When you can’t perform a full chin-up, or very few, adding in this long, controlled eccentric can build muscle and strength. It’s the most specific way of strengthening when you can’t just do Chin-ups.

    Inverted Rows

    While many people use assisted movements with a band, we’re not a fan of this approach. Adding a resistance band to a chin-up or pull-up radically changes the difficulty curve of the exercise.

    It takes away your ability to train the most difficult part of the exercise – the bottom! Getting past the bottom portion of the lift and improving control over the scapula (the region around the shoulder blades) is a key skill. Cutting this out and making the movement easier at the bottom skips out the hardest part.

    Inverted rows are much better options for developing the muscles and joints necessary for a pull-up. While the assisted chin promotes dropping down rapidly to get the band to help you, these simplified rowing exercises improve your control. You can elevate the feet and practice in different ways to get the best transfer to chins or pull-ups.

    A Simple Program: Beginner to Chins

    There’s no one program that will enable everyone to hit the same number of reps by the end. You weigh more that some other people and less than others – you also have different strength levels.

    However, this program will make you better. If you can stick with it, you’ll have a decent shot at bashing out 10 reps in just 5 weeks. If you get more than you can do now, that’s still a big win.

    Always warm up – it reduces injury and improves coordination. Work on keeping your shoulders and upper back flexible and developing control.

    The Program (by Drew Griffiths)




    Week 1


    Day 1
    Warm up
    Chair assisted Chin-ups 3 sets of 10 repetitions
    Plank: 2 sets of max time

    Day 3
    Warm up
    Chin-up holds: 3 sets of max time
    (If this is easy, try holding the position, in the 'middle' of the chin up movement)
    Bicep curls: 2 sets of 10 repetitions

    Day 5
    Warm up
    Chair assisted Chin-ups: 2 sets of 10 repetitions
    Eccentric Chin-ups: 2 sets of 6 reps



    Week 2


    Day 1
    Warm up
    Chair assisted chin-ups: 3 sets of 10 repetitions
    Chin-up holds: 2 sets of max time

    Day 3
    Warm up
    Chin-up holds: 3 sets of max time
    Bicep curls: 2 sets of 10 repetitions

    Day 5
    Warm up
    Chair assisted chin-ups: 2 sets of 10 repetitions
    Eccentric Chin-ups: 2 sets of 6 repetitions
    Hanging Knee raises: 1 set of maximum repetitions.



    Week 3


    Day 1
    Warm up
    Chair assisted Chin-ups: 1 set of 10 repetitions
    'Normal' Chin-ups: 1 set of maximum repetitions
    Chin-up holds: 2 sets of max time

    Day 3
    Warm up
    Chin-up holds: 1 set of max time
    'Normal' Chin-ups: 2 set of maximum repetitions
    Bicep curls: 2 sets of 10 repetitions.

    Day 5
    Warm up
    Chair assisted Chin-ups x 1 set of 10 repetitions
    'Normal' Chin-ups 1 set of maximum repetitions
    Eccentric Chin-ups x 2 sets of 6 repetitions
    Hanging Knee raises x 1 set of maximum repetitions.



    Week 4


    Day 1
    Warm up
    Chair assisted Chin-ups 1 set of 10 repetitions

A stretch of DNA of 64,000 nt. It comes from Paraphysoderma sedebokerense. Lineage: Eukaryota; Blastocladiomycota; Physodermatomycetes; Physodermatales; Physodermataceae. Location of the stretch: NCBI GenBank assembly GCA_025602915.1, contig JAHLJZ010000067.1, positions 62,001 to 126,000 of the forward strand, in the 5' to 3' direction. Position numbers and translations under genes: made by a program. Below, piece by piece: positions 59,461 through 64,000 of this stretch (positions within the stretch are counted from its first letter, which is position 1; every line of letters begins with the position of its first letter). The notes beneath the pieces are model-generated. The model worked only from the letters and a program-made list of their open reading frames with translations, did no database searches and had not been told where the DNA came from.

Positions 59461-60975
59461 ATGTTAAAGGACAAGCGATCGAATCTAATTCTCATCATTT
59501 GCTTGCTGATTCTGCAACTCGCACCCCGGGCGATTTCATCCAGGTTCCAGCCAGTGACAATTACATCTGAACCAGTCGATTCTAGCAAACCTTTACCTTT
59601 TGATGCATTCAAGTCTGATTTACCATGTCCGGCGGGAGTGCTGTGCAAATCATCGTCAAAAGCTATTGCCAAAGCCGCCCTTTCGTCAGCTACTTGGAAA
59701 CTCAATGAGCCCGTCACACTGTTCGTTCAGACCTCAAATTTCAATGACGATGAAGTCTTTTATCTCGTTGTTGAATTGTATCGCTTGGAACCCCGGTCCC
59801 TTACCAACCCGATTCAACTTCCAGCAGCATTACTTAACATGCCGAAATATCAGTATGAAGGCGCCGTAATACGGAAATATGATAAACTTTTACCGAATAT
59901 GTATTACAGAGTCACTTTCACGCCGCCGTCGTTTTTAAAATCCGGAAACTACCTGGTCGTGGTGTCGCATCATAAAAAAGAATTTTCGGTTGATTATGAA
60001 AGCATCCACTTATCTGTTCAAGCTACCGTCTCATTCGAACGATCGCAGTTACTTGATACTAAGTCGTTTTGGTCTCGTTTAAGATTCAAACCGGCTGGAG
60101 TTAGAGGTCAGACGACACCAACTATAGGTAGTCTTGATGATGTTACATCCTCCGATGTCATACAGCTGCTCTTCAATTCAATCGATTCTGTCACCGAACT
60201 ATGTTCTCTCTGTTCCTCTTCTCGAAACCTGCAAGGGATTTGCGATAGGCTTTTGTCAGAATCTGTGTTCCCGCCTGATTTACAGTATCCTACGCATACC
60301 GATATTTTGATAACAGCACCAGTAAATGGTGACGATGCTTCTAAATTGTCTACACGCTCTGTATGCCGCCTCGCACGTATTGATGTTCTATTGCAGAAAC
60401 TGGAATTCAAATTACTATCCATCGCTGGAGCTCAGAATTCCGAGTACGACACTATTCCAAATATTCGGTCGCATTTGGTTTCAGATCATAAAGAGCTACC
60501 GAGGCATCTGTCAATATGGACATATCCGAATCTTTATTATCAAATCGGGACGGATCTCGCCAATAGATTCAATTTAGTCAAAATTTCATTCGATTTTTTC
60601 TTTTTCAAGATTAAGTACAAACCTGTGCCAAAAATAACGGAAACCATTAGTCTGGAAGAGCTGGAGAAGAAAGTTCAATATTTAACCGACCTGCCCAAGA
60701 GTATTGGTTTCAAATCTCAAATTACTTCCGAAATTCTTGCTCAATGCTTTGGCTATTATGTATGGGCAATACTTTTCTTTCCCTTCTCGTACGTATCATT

'Normal' Chin-ups 1 set of maximum repetitions
    Eccentric Chin-ups 2 sets of 6 repetitions

    Day 3
    Warm up
    Chin-up holds: 1 sets x max time
    'Normal' Chin-ups 2 set of maximum repetitions
    Bicep curls 2 sets of 10 repetitions

    Day 5
    Warm up
    Chair assisted Chin-ups x 1 set of 10 repetitions
    'Normal' Chin-ups 2 sets of maximum repetitions
    Eccentric Chin-ups x 2 sets of 6 repetitions
    Hanging Knee raises x 1 set of maximum repetitions.



    Week 5


    Day 1
    Warm up
    Chair assisted Chin-ups 1 set of 10 repetitions
    'Normal' Chin-ups 3 set of maximum repetitions

    Day 3
    Warm up
    Chin-up holds (holding at the middle of the movement) 1 sets x max time
    'Normal' Chin-ups 3 set of maximum repetitions

    Day 5
    Warm up
    Chair assisted Chin-ups x 1 set of 10 repetitions
    'Normal' Chin-ups 3 sets of maximum repetitions.



    Chinup facial expression This facial expression isn't necessary, but it won't hurt


    Check out this handy infographic which you can print and stick up on your wall to help you stick to your workout goals.

    Chin Up Workout Infographic

     

    Other Ways of Making it Easier

    What if you can’t perform exactly 10 Chin-ups at the end of the program? What if you’re not able to achieve that goal?

    To start with, you can repeat the program. If you’re struggling to get past 5 chins, you should repeat from the start. If you got more than 5 reps, you should just repeat the final 3 weeks of the program until you get your 10.

    Because it’s a bodyweight movement, the Chin-up relies on you having a good balance of relative strength. If your bodyweight is simply too heavy, you’re going to need far more strength than someone who weighs a few kilos less. Improving your diet is a key aspect of improved performance and health – it needs to be a part of your chin-up routine.

    If you’re not recovering properly, that’s another sign of dietary weakness. You need to make sure you’re getting sufficient dietary protein, as well as key vitamins and minerals, to ensure that you’re progressing. Under-eating and under-sleeping are common reasons for being unable to continue getting stronger.